Tuesday, 30 January 2007

Bird list 2007

January for typical birders means only one thing... A fresh slate...From the 1st all serious birders, begin the new year equal. This means that the number of birds seen last year, are history. We all begin at zero birds seen. From zero we can only improve on that. All plans and goals are set. Places to visit, fresh places to see, weekends away, and hopefully a couple of birds not seen by you before in this country. Targets are set. For a serious birder, the target begins at 200 species. This means getting all the common, as well as some rare birds.
Based in Grt. Manchester - In my veiw the poorest county blessed for birds - this means getting out of this county most of the time. Also at the right time of year, travelling to the meca for birders Norfolk, and also Wales and Scotland.
I have not reached 200 this millenium - not putting the time in.
So follow me on my blogg throughout the year of a typical lister. Along the way, I hope to add some photos I have taken of my triumphs too.

The year so far. - Inc 28th January.
This weekend the RSPB asked us all to record the birds seen in our gardens. I chose to check out a bird in sombody else's instead. A beutifull garden in Bingley (Keighley) held an American Robin. A VERY rare bird to this country (16),and a first for Yorkshire. I previously saw this speices in Grimsby 2004, where It was soon dispatched by a sparrowhawk. Excellent views of this stunning bird where had.
Total - 63.

Monday, 15 January 2007

Global warming is here..NOW!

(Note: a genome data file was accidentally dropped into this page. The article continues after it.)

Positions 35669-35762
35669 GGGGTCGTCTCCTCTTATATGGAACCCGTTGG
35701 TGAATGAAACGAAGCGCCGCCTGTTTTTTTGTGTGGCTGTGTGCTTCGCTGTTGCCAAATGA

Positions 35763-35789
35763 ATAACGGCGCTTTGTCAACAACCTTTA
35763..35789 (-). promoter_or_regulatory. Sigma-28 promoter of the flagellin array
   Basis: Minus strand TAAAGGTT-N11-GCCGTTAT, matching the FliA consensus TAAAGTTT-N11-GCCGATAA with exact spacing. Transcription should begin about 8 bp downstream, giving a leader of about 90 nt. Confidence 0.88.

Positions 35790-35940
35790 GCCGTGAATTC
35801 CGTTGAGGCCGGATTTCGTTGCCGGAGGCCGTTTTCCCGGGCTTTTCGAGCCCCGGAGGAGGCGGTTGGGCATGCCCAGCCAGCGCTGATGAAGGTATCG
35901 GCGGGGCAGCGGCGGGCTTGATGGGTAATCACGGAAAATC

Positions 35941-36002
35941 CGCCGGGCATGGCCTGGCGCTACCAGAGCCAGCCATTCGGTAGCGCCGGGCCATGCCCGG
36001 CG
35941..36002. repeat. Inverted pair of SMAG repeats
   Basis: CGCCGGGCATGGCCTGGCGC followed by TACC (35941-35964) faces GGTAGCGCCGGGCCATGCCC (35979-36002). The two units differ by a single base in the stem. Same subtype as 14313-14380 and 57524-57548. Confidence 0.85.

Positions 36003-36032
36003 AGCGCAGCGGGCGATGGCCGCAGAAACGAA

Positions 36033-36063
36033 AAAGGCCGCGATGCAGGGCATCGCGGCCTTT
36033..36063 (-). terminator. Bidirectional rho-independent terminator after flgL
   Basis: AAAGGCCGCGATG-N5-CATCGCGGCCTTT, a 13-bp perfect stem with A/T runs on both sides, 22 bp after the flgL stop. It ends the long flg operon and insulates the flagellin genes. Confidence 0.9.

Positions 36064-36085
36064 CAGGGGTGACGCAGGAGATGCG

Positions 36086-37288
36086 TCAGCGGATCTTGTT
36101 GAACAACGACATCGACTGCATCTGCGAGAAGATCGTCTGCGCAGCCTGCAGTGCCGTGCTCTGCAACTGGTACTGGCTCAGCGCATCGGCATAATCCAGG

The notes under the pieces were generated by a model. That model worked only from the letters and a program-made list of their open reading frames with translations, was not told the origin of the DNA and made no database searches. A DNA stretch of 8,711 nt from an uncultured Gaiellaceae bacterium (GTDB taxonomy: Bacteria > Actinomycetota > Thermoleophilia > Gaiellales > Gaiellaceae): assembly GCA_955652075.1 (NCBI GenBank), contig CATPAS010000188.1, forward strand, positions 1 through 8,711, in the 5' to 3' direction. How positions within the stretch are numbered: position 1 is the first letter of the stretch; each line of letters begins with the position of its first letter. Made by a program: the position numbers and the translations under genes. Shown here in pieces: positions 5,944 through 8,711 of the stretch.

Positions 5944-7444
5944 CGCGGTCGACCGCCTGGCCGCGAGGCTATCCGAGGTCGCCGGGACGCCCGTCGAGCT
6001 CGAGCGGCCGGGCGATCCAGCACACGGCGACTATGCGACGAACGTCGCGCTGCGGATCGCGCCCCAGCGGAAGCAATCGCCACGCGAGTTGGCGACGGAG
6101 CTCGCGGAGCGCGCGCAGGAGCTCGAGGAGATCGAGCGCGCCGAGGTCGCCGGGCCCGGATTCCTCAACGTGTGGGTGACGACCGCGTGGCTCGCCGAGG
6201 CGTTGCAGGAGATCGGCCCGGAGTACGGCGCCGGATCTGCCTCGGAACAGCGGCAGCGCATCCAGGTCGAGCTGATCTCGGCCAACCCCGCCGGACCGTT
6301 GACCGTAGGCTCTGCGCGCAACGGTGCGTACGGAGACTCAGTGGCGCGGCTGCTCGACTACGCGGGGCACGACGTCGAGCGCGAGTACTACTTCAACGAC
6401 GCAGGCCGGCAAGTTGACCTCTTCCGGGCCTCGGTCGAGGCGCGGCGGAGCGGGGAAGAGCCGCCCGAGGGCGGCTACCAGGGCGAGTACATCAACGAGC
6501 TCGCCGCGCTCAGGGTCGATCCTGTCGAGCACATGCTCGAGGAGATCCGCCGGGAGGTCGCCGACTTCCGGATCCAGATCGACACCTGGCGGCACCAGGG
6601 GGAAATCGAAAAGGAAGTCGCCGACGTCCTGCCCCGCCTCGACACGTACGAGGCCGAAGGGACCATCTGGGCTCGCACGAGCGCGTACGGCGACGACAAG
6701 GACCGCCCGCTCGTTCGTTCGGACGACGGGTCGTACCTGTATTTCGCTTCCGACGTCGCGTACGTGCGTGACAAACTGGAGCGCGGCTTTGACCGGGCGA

Yesterday was the first day that the great north west of England did not see rain. So it was that I seized the opportunity to dust of the trusted binoculors and telescope (literally..they was covered in dust from my recent trip to Egypt), and headed over to the Wildfowl and Wetlands Trust reserve Martin Mere near southport. Every January I look forward to seeing farsands of swans having their summer hols hear in the cold north west. And I was greated by farsands of geese....But...fewer than in recent years...In fact I was looking forward to seeing hundreds of Bewick's Swans among farsands of the very similar Whooper swans. Among 1100 Whoopers (nice sight), the reserve held 1 lone Bewick swan...All the other hundred, seem to have stayed away from comming this far south, or stayed on their breeding grounds becuase the climate is at a temperature they can cope with.
Each passing week we hear about global warming in the media, and become abit blaze about it. Well it seems to have krept up on us, and it's here..NOW.